Faire brings Renaissance to life
Tanya Anderson, dressed as Queen Elizabeth I, is pictured at a Sagle castle. This weekend, Anderson and the rest of the Sandpoint Renaissance Faire will transport the community back into to the 1500s and the rule of Queen Elizabeth I.
(Photo courtesy KIMBERLY MOON)
A knight rides down the course at the 2019 jousting competition, one of many events held as part of the Sandpoint Renaissance Faire. After a two-year pause due to the pandemic, the fair returned last year.
A knight readies for an event during the 2022 Sandpoint Renaissance Faire at the Bonner County Fairgrounds.
Hagadone News Network | June 8, 2023 1:00 AM
SANDPOINT — Hear ye, hear ye!
It promises to be the merriest of times as the Sandpoint Renaissance Faire transports the community back to the 1500s England this weekend when Queen Elizabeth I ruled over her empire — or at least the Bonner County Fairground.
A shared love of history and a desire to offer the community a chance to experience another time and place prompted the first Sandpoint Renaissance Faire during Labor Day weekend in 2017.
"We started with an idea and a bunch of colored sheets," co-founder Tanya Anderson said.
Anderson said she and co-founder Anita Pew share a love for history, old movies, the Tudor era and, of course, the dresses and the jewelry worn.
"We wanted an event in that fashion," Anderson said. "We both wanted to bring an event to Sandpoint where everyone could enjoy themselves. I think reasons vary with different events, and for those involved as to why they do it, but at the end of the day you have a like-minded goal to bring the immersion of the event to the community."
Anderson, who portrays Queen Elizabeth I, said she acquired her royal role shortly after the first faire wrapped up after people might know which era was being represented. She suggested Anderson pick a known queen from the era to serve as a reference point — and suggested Mary, Queen of Scots, or Elizabeth I.
"I chose Elizabeth as she kept her head," Anderson said. "She was also a queen who I admired as a child growing up, her story of defeating the impossible to survive as queen was and still is to me one of the greatest monarch stories in history."
Her mother was beheaded, she was named a bastard and survived being locked in the Tower of London by her sister as well as numerous attempts on her life as she was considered a heretic.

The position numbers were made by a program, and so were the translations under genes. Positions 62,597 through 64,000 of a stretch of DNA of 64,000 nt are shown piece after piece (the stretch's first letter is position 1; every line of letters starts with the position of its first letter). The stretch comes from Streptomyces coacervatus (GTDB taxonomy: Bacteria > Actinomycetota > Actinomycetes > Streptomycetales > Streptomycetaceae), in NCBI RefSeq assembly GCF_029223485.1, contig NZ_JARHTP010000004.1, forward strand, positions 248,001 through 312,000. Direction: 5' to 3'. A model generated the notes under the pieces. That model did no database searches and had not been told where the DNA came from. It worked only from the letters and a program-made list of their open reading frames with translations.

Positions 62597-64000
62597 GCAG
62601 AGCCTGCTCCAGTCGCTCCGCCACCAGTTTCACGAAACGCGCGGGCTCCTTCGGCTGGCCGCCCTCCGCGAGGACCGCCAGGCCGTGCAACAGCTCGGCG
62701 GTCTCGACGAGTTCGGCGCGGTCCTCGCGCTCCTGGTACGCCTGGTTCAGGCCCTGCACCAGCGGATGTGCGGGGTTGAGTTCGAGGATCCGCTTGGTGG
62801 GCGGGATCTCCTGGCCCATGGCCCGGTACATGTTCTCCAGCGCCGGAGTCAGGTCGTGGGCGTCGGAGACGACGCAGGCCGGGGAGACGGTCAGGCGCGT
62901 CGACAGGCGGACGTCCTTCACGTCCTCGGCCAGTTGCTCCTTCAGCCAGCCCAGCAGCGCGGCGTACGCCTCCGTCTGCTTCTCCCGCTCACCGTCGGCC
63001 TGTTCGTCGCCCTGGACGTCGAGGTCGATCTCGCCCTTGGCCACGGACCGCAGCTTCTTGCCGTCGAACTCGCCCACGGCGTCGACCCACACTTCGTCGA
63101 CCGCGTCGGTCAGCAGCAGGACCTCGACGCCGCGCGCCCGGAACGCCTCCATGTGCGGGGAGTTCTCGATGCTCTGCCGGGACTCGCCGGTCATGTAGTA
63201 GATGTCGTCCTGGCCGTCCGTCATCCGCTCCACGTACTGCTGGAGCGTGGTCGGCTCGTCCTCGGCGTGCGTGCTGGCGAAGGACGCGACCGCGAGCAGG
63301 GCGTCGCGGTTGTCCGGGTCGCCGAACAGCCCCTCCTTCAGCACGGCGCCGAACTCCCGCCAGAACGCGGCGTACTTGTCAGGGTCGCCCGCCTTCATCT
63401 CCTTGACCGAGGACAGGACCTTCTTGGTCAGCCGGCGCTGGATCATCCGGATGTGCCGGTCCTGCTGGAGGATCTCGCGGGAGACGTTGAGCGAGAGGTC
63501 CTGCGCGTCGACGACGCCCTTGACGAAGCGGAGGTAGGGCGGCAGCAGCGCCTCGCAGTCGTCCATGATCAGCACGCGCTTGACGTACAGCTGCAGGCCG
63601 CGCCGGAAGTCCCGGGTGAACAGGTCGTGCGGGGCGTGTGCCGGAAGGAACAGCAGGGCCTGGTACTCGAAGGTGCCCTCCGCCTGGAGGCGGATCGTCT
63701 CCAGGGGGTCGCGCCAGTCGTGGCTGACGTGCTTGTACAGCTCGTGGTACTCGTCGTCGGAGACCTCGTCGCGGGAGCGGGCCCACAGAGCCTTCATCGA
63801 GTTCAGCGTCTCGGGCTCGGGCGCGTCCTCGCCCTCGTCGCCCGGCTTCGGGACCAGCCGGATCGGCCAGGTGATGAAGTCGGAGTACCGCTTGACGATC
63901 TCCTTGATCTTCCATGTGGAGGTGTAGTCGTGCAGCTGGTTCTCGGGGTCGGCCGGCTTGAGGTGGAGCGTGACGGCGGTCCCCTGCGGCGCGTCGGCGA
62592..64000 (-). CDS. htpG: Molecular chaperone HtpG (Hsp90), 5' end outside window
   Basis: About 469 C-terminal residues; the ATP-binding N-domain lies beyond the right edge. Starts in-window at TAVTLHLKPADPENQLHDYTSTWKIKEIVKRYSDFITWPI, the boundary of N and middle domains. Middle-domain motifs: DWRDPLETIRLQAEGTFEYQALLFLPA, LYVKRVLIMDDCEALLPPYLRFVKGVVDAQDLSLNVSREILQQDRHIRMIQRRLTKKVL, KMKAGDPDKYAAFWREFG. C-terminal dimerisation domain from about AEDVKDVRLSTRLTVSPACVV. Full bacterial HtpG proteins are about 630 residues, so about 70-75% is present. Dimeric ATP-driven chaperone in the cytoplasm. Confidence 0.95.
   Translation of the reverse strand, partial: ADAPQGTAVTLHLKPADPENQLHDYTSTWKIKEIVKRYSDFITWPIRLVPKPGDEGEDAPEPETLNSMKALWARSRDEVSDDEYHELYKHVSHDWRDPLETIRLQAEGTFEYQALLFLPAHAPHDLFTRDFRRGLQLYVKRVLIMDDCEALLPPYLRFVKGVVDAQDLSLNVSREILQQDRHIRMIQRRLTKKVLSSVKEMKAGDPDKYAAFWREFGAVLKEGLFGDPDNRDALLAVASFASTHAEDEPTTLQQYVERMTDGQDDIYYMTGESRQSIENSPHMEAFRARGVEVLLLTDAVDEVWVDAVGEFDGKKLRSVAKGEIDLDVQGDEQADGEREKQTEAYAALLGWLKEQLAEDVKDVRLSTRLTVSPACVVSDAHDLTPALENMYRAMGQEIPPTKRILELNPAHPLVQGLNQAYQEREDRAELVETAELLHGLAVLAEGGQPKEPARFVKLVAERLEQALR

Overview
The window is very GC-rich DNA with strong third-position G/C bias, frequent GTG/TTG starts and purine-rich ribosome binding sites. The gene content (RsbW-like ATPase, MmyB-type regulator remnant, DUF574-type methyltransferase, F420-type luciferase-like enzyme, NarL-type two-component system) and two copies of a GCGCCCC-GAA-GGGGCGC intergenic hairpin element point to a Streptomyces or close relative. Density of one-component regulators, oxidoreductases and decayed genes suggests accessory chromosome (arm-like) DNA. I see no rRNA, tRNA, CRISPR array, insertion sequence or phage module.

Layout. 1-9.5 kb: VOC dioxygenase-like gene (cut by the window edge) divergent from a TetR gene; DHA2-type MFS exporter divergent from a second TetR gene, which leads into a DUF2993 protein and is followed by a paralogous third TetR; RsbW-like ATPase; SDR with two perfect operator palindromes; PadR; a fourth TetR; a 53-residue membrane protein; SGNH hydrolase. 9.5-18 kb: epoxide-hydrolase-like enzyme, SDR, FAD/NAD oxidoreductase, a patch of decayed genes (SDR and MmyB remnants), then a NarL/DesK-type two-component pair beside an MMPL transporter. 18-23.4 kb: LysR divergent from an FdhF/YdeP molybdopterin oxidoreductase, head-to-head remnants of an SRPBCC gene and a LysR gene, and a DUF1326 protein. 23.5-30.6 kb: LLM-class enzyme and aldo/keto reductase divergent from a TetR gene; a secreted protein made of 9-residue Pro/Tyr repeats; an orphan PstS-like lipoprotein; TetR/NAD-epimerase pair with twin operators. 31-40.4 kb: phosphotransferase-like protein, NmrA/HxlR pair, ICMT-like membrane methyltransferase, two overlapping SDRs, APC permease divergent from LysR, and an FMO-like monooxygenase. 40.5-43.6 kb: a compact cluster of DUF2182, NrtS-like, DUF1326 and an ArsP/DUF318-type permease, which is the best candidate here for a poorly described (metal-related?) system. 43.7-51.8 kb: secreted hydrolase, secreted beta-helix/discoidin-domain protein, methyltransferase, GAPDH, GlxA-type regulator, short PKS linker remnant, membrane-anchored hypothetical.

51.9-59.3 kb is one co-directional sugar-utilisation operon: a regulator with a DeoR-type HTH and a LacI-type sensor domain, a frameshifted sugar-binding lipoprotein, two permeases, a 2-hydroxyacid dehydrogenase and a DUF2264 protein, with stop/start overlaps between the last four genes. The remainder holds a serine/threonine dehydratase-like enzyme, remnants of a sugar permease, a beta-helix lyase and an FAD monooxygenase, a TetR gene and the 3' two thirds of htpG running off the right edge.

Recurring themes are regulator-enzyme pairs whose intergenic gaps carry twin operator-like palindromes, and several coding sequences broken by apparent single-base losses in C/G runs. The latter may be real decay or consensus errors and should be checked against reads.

"[She] never to be married and to rule as a sole queen was truly something of accomplishment during her time," Anderson said.
The faire has its origins in a conversation following Sandemonium — a celebration of all fandoms of genres ranging from comics, sci-fi and fantasy to video games and cinema. Faire co-found Anita Pew had volunteered at the event, and had a blast.
There was something about the event that immediately connected with Pew — and how something similar could be held to celebrate the Renaissance period. There is something about the era — the clothing, culture, food and language — that both Pew and Anderson loved. So after the Comicon ended, Pew called Anderson and threw out the idea of having a faire.
After a few minutes of screaming, as Anderson likes to say, she said yes and the planning began.
Held at the Woods Ranch rock quarry field, the group wasn't sure what the reaction would be or whether anyone would show up.
"We imagined we would have been happy if enough people showed to have a picnic in the field, to our astonishment approximately 1,500 guests arrived," Anderson said.
The next few faires were held at Wild Hearts Equestrian Ranch in 2018 and 2019. Last year, the faire moved to the Bonner County Fairgrounds, where the event attracted more than 3,000 people.
Each year, the faire gets better and improves as organizers add more activities and events, Anderson said.
"We went into the first year not knowing what to expect, nor how many people to expect," she said. "Now we have so many various acts, demonstrations, for the first time ever a tournament of events, an abundance of food to choose from, and something around every turn of the faire to immerse yourself in."
Organizers said the faire would not be possible without the group's many dedicated volunteers and the Sandpoint Renaissance Faire board — Anderson, Jeremy Smith, Cassandra Robinson, Pew, Sarrah Morton, Shaun Chaffee, and Stesah Quesnell. Others key to the event include the "ladies of the court" Brianna Jordon, Meghan Schluter, and Ginger Personeni; as well as Cassandra Meyer, who operates the children's exploration area, The Fairie Realm.
Anderson also gave special thanks to Lorna Holt, Weezil Samter, Epona Joust Team, and The Pirate Cove by The Blind Pew (aka Robert Pew), Ryan Robinson, volunteer and emergency responses coordinator; Sheena Smith, merchant coordinator; and sound technician Drew Quesnell.
"It takes “a village”, each bringing something different to the table, and each person knowing that it takes all of us to make it happen," Anderson said.
The faire features everything from music, magic, dancing and comedy to combat, feasting, and aerial arts. Held from 10 a.m. to 6 p.m. on Saturday and Sunday, the sixth annual event is being held at the Bonner County Fairgrounds, 4203 N. Boyer Road.
A jousting tournament, featuring the Epona Equestrian Team, will take place at 11 a.m. and 5 p.m., both days. In addition, faire organizers said there will be performances by magicians, comedy and more.
Tickets at the gate are $16, adults; $12, seniors and children 6-17; and free, children 5. A discount will be given for those bringing donations of non-perishable food items to the Bonner Community Food Bank.
Pets are not allowed as there will be animal performers.